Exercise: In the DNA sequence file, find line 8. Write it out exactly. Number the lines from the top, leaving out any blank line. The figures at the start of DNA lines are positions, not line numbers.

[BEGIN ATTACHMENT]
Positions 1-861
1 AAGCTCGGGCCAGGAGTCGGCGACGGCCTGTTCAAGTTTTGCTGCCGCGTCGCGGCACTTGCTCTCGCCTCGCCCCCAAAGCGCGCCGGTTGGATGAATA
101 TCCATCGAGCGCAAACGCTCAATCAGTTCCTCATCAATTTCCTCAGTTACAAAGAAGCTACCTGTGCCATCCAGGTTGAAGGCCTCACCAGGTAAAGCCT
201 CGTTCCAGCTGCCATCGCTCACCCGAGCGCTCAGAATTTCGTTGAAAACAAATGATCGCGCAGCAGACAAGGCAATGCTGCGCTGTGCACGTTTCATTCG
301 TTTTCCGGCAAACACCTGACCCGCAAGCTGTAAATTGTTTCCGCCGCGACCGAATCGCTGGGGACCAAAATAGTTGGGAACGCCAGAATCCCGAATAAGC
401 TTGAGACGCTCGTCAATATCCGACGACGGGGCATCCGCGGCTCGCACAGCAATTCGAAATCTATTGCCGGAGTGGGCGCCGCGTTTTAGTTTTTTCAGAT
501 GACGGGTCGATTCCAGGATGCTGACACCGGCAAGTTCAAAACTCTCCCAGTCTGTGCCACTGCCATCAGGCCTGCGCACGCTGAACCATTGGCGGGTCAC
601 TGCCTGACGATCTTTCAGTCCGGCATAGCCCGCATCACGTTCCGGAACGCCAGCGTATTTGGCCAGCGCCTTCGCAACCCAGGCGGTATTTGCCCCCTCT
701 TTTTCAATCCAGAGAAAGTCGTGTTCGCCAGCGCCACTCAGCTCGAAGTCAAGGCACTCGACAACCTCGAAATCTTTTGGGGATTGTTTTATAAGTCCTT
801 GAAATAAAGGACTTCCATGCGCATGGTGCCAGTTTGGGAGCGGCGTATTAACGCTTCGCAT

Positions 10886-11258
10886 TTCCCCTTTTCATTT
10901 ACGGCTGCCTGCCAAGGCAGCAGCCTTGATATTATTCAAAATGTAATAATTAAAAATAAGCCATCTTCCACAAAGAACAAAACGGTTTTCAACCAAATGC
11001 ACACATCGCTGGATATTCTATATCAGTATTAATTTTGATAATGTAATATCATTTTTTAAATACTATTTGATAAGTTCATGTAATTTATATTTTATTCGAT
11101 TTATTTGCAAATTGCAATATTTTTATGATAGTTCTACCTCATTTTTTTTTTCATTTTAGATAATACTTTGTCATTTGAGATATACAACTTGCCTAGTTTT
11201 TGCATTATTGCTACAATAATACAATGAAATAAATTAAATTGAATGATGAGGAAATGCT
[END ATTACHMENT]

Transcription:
601 TGCCTGACGATCTTTCAGTCCGGCATAGCCCGCATCACGTTCCGGAACGCCAGCGTATTTGGCCAGCGCCTTCGCAACCCAGGCGGTATTTGCCCCCTCT